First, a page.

Group / person Country
Types of collaboration
EULA Concepcion Chile (South America)
- in-depth/constructive exchanges on approaches, methods or results
- Publication
- Research Infrastructure

Scientific events

Active participation

Title Type of contribution Title of article or contribution Date Place Persons involved
12th International Palaeolimnology Symposium Talk given at a conference Quantitative temperature reconstructions from high altitude lakes, Switzerland and Chile 21.08.2012 Glasgow, UK, Great Britain and Northern Ireland De Jong Rixt;
XVIII INQUA Congress Poster Seasonally explicit climate reconstructions from lakes in the Chilean Andes 21.07.2011 Bern, Switzerland, Switzerland De Jong Rixt;
IGBP-PAGES second International Symposium Talk given at a conference Seasonally resolved temperature reconstructions from L. Chepical, Chilean Andes 27.11.2010 Valdivia, Chile De Jong Rixt;

Associated projects

Number Title Start Funding scheme
113059 SILS "Stomatocysts in Lake Sediments: a novel tool for high-resolution quantitative climate reconstruction" /Environmental Scanning Electron Microscope ESEM 01.08.2006 R'EQUIP
154802 Detection of human and natural influences on the climate system: regional insights from the past Millennium 01.05.2015 Ambizione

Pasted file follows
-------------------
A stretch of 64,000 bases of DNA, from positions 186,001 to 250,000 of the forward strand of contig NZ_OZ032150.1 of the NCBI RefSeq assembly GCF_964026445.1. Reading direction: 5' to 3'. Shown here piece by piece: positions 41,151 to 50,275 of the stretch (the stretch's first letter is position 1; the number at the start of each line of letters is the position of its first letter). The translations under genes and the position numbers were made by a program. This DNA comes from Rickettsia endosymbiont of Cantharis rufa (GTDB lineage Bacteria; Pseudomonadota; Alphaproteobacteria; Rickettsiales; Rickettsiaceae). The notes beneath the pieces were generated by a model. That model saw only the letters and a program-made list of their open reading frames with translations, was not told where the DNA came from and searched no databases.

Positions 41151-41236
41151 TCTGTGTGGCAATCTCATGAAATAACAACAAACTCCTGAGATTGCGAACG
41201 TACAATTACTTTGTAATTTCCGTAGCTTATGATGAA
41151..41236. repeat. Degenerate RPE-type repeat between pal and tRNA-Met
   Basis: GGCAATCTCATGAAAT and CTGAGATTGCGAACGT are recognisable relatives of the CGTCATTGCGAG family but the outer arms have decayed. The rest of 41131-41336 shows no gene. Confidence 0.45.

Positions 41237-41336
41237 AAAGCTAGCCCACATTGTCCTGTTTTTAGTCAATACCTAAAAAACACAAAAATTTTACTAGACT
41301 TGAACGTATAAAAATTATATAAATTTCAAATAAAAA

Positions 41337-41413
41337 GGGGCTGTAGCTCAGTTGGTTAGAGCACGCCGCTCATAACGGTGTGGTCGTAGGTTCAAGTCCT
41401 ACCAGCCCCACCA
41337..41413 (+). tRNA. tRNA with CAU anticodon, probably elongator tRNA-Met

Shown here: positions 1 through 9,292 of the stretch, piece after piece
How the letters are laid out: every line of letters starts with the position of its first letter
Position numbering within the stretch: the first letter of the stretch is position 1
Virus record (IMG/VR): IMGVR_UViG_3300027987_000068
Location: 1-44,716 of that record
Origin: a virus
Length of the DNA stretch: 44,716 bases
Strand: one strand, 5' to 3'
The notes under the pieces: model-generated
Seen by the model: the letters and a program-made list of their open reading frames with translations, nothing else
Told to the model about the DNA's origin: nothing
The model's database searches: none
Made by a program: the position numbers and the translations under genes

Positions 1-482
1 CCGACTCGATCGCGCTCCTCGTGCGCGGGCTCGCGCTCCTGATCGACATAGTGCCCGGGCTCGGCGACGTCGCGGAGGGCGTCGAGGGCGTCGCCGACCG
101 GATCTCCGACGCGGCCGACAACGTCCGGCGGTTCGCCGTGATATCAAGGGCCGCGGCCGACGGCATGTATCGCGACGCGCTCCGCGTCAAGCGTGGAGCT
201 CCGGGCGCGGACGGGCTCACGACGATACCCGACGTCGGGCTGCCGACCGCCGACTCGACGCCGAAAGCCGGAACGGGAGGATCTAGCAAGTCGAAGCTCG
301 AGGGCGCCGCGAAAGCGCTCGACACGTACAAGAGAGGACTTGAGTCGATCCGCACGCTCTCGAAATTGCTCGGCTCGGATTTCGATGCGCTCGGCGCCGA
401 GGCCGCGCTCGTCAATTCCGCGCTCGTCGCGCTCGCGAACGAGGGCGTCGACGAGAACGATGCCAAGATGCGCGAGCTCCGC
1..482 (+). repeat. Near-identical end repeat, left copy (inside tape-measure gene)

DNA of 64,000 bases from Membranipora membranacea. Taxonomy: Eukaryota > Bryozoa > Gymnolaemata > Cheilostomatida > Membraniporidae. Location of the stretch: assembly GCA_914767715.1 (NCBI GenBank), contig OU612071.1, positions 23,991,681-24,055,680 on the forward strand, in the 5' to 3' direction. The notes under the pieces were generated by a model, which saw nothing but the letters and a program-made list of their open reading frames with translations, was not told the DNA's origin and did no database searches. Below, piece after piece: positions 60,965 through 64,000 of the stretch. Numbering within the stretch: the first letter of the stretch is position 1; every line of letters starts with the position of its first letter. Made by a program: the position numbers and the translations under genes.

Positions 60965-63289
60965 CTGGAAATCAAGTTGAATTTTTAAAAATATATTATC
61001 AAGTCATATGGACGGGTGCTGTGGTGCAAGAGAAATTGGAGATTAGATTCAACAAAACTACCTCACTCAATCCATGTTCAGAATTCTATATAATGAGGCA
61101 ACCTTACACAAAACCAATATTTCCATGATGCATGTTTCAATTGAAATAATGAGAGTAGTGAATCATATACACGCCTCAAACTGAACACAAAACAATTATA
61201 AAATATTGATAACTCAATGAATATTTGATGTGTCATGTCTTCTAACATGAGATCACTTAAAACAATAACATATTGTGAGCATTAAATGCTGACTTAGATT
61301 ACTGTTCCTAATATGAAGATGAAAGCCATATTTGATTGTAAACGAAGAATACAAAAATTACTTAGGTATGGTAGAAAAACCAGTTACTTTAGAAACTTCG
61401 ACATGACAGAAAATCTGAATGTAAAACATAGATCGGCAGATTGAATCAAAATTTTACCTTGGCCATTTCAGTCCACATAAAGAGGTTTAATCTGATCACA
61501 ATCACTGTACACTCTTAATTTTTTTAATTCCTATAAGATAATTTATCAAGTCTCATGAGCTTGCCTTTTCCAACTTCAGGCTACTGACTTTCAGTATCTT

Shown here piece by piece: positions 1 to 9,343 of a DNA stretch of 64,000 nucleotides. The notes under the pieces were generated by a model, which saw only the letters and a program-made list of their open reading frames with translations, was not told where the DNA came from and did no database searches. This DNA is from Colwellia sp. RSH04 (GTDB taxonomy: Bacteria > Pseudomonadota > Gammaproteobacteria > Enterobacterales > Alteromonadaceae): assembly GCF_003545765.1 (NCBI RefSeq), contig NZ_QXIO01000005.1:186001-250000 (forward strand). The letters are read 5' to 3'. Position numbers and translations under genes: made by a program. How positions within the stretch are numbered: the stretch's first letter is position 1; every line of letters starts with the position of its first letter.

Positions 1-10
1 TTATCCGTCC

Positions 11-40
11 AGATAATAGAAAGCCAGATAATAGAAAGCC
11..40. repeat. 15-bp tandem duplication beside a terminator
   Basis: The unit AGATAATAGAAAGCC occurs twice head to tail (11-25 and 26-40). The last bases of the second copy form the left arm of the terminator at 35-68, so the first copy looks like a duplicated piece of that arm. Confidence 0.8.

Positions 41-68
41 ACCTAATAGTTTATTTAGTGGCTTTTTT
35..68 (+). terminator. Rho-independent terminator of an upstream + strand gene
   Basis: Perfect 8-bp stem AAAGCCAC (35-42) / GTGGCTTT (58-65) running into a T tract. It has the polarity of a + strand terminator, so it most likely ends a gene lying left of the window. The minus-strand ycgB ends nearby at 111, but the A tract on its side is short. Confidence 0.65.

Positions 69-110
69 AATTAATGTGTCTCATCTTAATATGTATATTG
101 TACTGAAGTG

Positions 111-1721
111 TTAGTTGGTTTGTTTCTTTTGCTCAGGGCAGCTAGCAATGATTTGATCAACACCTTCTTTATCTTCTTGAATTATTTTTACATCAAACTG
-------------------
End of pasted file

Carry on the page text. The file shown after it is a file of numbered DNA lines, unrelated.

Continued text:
Currently, large efforts are put into climatic reconstructions covering the past millennium at a high (annual to near-annual) temporal resolution. This type of studies is of crucial importance since it allows researchers to put recent climatic changes in a long-term context. However, the majority of high-resolution studies are based in the Northern Hemisphere. An additional problem is the seasonal bias of proxies; most natural proxies record variability during the warm growing season. Since climatic forcing factors such as volcanic eruptions, solar irradiance and greenhouse gas forcing act globally but may trigger responses that differ depending on the season and location, there is a particularly strong need for high-resolution, cold-season climatic reconstructions from the Southern Hemisphere. This research project aims to provide detailed (near-annual; last 200 years, decadal; last 1000 years), quantitative cold-season temperature reconstructions for two sites in central-southern Chile covering the last 1000 years. With these records, research topics concerning e.g. recent climate change in a long-term context, seasonality or large-scale climatic processes in South America will be addressed. Cold-season temperatures will be reconstructed using chrysophyte stomatocysts, siliceous cysts produced by the so-called ’golden algae’. Chrysophyte cysts are a novel proxy, and previous work has shown the sensitivity of these -primarily planktonic- algae to cold-season air temperatures. This proposal aims to develop a chrysophyte training-set based on sediment trap samples collected during one year, from 40-45 lakes along a long (ca. 3000 m) altitudinal gradient. The Transfer Functions generated by this method will be applied to two high-resolution chrysophyte cyst records covering the past 1000 years to reconstruct cold-season temperatures quantitatively. Summer temperatures will be reconstructed from the same cores (based on scanning in-situ spectrometry at 380-730 nm; VIS-RS) to give insight in past seasonality changes. The VIS-RS scanning methodology will also be tested on surface sediment samples for the training set lakes and compared to conventional methods (e.g. XRD, HPLC, C/N). All results will be compared to climate model-data to study the influence of large-scale atmospheric processes related to e.g. ENSO or PDO (El Niño Southern Oscillation, Pacific Decadal Oscillation) and AAO (Antarctic Oscillation).